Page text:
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What is a 3.6 volt battery? The instructions use a 9 volt battery. perhaps you're referring to the 18650 battery mentioned in the author's comment? If so, if you read the comment carefully, you will see that he is not suggesting that the 18650 could be used in this circuit, but merely stating that some commercial chargers use such a battery.
One thing I would point out to you; in your schematic there is no resistor on the LED, but in your actual circuit there is one. I would suggest updating your schematic to avoid the rather aggressive comments of those with less patience for beginners.
There's no need to be rude. It's not bad advice at all. I won't say that this is a particularly efficient charger, nor will it give much of a charge to any modern device, but it is quite safe. So long as the connections are made correctly, something you must always be careful with in electronics, this will charge any USB device without worry. Modern devices may 'reject' it and refuse to charge, though in reality they still charge, just very slowly.
RF 315/433 MHz Transmitter-receiver Module and Arduino
How to get an Arduino micros() function with 0.5us precision
No, the converter boosts the voltage at the expense of the current. Your panel looks like it is a 0.1 watt 2 volt model. That means that the maximum current you'll get out of it is 50 milliamps. To get from 2 volts to 5 volts, the voltage is boosted by 250 percent, meaning that the current is reduced by 250 percent. This gives an output current of about 20 milliamps. An average smartphone has a battery of about 2000 milliamphours, meaning this charger would take about 100 hours to charge a phone, assuming there are no losses in the system at all, which is not true, so realistically, it would take at least 150 hours to charge a phone with this. Great for concept, but not for practice.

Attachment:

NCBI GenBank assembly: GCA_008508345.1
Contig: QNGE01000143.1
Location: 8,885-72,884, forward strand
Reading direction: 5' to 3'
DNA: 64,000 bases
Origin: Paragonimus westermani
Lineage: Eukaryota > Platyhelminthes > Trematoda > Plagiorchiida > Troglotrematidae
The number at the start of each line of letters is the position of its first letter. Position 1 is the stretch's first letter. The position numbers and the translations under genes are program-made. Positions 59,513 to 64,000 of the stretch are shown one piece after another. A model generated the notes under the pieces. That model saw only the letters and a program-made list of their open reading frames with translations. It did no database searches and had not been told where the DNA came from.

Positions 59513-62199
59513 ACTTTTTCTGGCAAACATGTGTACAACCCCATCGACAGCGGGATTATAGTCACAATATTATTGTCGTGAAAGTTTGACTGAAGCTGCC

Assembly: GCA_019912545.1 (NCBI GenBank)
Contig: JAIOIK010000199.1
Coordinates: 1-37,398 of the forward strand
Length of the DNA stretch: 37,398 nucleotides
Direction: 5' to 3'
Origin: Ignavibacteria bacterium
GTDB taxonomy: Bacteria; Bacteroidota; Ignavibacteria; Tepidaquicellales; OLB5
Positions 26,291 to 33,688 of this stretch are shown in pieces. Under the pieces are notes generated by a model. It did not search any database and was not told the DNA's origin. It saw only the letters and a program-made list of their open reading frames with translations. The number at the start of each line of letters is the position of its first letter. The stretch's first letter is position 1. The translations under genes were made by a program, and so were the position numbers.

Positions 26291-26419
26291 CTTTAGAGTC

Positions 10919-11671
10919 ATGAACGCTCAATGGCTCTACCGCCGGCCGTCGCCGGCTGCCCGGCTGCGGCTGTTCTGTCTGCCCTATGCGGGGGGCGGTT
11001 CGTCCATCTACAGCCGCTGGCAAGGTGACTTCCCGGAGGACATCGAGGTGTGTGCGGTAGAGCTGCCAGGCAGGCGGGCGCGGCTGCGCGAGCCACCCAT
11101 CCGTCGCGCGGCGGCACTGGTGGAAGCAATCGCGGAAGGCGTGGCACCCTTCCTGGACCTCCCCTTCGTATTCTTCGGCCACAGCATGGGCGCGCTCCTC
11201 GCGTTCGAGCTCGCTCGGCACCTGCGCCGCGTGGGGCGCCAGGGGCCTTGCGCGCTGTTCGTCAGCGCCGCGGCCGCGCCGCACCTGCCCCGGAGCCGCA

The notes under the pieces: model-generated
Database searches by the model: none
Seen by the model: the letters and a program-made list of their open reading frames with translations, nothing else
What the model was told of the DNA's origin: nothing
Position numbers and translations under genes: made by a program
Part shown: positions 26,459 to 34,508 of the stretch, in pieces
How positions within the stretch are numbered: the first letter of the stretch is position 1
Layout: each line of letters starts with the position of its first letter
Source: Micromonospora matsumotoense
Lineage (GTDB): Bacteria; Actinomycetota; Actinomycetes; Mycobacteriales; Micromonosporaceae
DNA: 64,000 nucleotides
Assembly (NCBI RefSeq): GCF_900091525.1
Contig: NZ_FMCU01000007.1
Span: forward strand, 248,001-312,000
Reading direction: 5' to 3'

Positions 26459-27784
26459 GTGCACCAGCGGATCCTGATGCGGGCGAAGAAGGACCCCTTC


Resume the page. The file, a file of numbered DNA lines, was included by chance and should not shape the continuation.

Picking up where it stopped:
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Believe it or not, it actually doesn't smell. Perhaps it's the soap in the water. However, after about a month unattended, a trap I had forgotten about collected dozens of stink bugs which then liquified and solidified into a horrible stink bug hockey puck. That did stink.
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Good end product, but it needs more explanation, perhaps divide it into more steps and go into better detail.
I don't want to be rude, but none of these are even remotely LEDs. They're crude incandescent lights. LED stands for light emitting diode, these aren't at all diodes. Cools idea though.
RC Fireworks Truck
So what I've found out is that the error basically means that the Arduino doesn't know the Attiny is there at all. I had this issue about three months ago and I haven't messed with the Attiny until yesterday, and it worked just fine. Unfortunately, I can't help you out because I have no idea what I may or may not have changed. I can tell you that I'm using the Arduino v1.6.8 IDE from Arduino.cc (not Arduino.org) with the 1.0.1 attiny. I wish I could be of more help.
How familiar are you (or your friend) with Arduino? I think the way to go would be to use a RTC (Real Time Clock) to keep track of the time, then it would be simple to enter your schedule and have it turn on and off the relays when you want them to.
If you're still working on this I can try to be of some aid, but I have a few questions first. When you say 5-80v, is that open circuit voltage? Meaning are you simply putting a voltmeter across it to measure? Also, what kind of current can you get from it? You want to charge 4 series 20Ah lead acid (I assume) batteries, so you'll need a good amount of current.
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